I miss being able to walk everywhere and feeling safe. I miss Beeston with every fibre of my being, and I long to return.

“It was a massive wrench to leave, but I had to in order to finally be with my husband. You see in 2012, the year before I got married, the then Home Secretary Theresa May introduced extremely harsh immigration laws. There are strict financial requirements on British citizens who dare to fall in love with someone from outside the EU, and the result is that there are thousands of ‘Skype’ families like mine, forced to live half a world away from their loved ones. Because I married an American, I either have to find £62,500 in savings or I have to earn at least £18,600 per year in the UK before I can apply for my husband’s visa. This can cost thousands of pounds and has a high rejection rate. It’s my heart’s desire to reunite my family, and I won’t stop until I achieve it. There are so many things I miss about Beeston, the vibrant town centre, the Beeman and the distant sound of the bells ringing at the Parish Church where I was christened. I miss being able to walk everywhere and feeling safe. I miss Beeston with every fibre of my being, and I long to return”.

“As I have no other way of raising the money needed for my husband’s visa application, I created a ‘GoFundMe’ page. This has been featured in the Nottingham Post and Daily Mirror. I hate asking strangers for money, but if my story has struck a chord, please, please help me get home. You can find my page at https://www.gofundme.com/4ptaah-please-help-reunite-my-family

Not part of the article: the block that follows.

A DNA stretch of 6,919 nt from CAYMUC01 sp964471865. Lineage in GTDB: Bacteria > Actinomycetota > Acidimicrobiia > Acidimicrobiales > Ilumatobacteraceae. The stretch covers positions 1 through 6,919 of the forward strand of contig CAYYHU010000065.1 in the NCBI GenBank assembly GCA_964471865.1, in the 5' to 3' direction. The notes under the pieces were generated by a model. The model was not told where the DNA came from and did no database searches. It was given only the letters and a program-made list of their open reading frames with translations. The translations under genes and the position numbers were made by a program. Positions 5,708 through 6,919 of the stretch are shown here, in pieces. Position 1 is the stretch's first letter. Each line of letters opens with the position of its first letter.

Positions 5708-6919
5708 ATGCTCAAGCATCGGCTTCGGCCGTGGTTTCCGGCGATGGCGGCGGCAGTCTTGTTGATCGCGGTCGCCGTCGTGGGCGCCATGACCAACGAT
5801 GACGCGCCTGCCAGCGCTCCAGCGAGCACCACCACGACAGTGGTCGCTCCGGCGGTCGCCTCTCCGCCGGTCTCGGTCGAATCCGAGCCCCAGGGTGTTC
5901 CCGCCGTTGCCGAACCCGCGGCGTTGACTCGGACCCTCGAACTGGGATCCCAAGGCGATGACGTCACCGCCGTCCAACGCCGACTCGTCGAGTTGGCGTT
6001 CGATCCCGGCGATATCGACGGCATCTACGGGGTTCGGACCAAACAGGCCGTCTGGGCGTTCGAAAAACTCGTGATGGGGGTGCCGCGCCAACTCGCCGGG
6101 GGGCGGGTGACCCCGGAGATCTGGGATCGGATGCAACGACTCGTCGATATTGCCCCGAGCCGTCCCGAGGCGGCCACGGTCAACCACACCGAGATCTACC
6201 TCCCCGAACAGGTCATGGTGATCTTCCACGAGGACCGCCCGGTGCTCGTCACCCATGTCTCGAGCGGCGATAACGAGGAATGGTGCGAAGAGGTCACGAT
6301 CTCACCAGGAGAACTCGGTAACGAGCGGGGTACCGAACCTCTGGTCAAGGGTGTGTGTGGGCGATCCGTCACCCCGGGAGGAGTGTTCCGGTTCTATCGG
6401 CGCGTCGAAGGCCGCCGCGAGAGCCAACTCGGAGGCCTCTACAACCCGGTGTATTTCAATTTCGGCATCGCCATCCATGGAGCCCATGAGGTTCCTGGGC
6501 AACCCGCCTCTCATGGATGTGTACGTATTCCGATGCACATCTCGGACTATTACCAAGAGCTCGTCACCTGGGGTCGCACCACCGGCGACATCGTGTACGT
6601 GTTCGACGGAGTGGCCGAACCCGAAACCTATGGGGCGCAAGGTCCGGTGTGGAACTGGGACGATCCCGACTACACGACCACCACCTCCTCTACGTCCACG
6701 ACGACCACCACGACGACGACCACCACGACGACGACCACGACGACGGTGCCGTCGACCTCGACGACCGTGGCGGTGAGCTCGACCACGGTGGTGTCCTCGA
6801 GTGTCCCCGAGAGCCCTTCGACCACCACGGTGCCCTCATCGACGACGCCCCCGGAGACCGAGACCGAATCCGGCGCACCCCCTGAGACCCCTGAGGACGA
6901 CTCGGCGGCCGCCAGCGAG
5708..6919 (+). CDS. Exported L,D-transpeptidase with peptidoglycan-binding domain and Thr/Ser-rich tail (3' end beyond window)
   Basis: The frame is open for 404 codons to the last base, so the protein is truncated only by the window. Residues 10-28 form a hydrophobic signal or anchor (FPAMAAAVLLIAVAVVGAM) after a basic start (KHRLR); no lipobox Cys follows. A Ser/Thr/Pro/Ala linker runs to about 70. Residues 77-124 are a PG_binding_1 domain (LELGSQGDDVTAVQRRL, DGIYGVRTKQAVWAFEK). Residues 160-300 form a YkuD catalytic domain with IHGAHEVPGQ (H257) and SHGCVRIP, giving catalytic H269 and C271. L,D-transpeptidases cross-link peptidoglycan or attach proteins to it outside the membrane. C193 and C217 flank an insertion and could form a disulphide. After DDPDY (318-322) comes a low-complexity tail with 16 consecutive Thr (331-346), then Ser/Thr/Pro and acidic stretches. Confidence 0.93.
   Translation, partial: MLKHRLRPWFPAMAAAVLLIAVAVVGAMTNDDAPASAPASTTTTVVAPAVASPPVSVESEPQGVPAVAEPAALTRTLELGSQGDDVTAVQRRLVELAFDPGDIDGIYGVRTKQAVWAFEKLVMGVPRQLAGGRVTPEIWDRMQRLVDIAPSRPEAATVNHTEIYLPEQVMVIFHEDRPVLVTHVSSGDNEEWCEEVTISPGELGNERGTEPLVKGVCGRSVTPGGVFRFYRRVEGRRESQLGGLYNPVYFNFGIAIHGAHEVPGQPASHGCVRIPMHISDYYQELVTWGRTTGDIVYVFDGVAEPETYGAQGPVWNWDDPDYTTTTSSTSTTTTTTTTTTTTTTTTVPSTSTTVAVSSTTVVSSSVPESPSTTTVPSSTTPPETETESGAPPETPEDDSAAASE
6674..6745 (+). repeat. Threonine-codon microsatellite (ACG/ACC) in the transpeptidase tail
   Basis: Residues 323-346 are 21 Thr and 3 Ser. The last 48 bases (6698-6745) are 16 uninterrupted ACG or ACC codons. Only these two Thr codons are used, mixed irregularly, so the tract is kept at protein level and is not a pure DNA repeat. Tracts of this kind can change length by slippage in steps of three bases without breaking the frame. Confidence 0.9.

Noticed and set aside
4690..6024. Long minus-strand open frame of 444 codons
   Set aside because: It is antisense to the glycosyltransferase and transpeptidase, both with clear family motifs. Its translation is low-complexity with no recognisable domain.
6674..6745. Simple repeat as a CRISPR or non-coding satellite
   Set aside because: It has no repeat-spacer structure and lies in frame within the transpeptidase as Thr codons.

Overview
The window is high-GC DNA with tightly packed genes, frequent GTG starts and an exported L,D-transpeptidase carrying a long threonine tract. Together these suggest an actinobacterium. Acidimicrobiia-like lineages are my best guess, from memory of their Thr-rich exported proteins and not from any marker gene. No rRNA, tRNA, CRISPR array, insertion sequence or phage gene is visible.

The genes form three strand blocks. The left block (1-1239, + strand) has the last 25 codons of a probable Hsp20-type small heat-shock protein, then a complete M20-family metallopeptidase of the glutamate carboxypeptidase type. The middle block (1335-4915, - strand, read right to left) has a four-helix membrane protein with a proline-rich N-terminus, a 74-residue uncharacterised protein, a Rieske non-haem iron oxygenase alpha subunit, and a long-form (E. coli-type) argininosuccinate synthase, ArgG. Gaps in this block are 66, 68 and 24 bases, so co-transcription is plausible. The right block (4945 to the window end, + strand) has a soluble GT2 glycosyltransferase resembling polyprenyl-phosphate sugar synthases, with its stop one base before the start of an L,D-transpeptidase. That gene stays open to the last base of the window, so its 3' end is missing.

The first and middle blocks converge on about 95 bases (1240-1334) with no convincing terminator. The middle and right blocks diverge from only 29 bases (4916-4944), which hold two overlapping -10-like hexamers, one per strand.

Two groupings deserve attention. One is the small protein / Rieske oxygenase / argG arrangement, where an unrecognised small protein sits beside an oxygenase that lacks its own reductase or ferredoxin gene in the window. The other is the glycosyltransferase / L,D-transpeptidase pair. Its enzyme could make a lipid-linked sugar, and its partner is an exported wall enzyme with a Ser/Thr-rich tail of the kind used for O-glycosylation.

Christopher Frost

Comment

  • Hi my name is Sharon Blakeley and I was Beeston also. I was born and breed in Beeston , my Mum was Beryl Harper nee Croft a well known woman of Beeston and my Dad was George Harper also we’ll know about the town. My Mum played darts for the old and the new Cricketers and my Dad played skittles for The Malt Shovel. I was born at number 13 Burrows Cres on September 27th 1949, my paternal grandparents lived at number 2 Burrows Cres. We had a great party for the Queens coronation the whole street was trimmed up with bunting and every one on the street bought out food and tables were made from planks of wood and wooden horses. It was a grand time. In our house was my parents, my grandfather and my twin uncles, it was a full house but a happy one. When my uncles married their wives moved in but not long after they got homes of their own, and because we were no longer a large family were were moved to a smaller home at 130 Dennis Ave and what was great about this house was it backed on to my school. My grandfather sawed one of the fence post threw so that I could get to school quicker, very quickly after my grandfather had done this a letter was sent home saying that this was not allowed. So I was back to walking the long way round. After I had finished with my junior school education I moved to Nether St school. Not a bad school and I have a few life long friends from going there and they gave us a great all round education, but when I think of the teachers, that line from the Beatles song comes to mind “ the teachers that taught me were cruel “. Miss Herring was the headmistress and many a hour I spent in her office. At the time I didn’t think about what an amazing person she was and how hard it must have been for a lady of her heritage to become a headmistress of a school (well done her) it was just a shame that she she had to be there at a time when cruelty’s were allowed. I had a double dose as Miss Herring lived in an apartment facing my house, so if I got into trouble at school she would cross the road and tell my parents and would then get into trouble from them ( such joy ). Should you wish to know more about my growing up in Beeston please let me know I have many more stories Sharon Blakeley Ontario Canada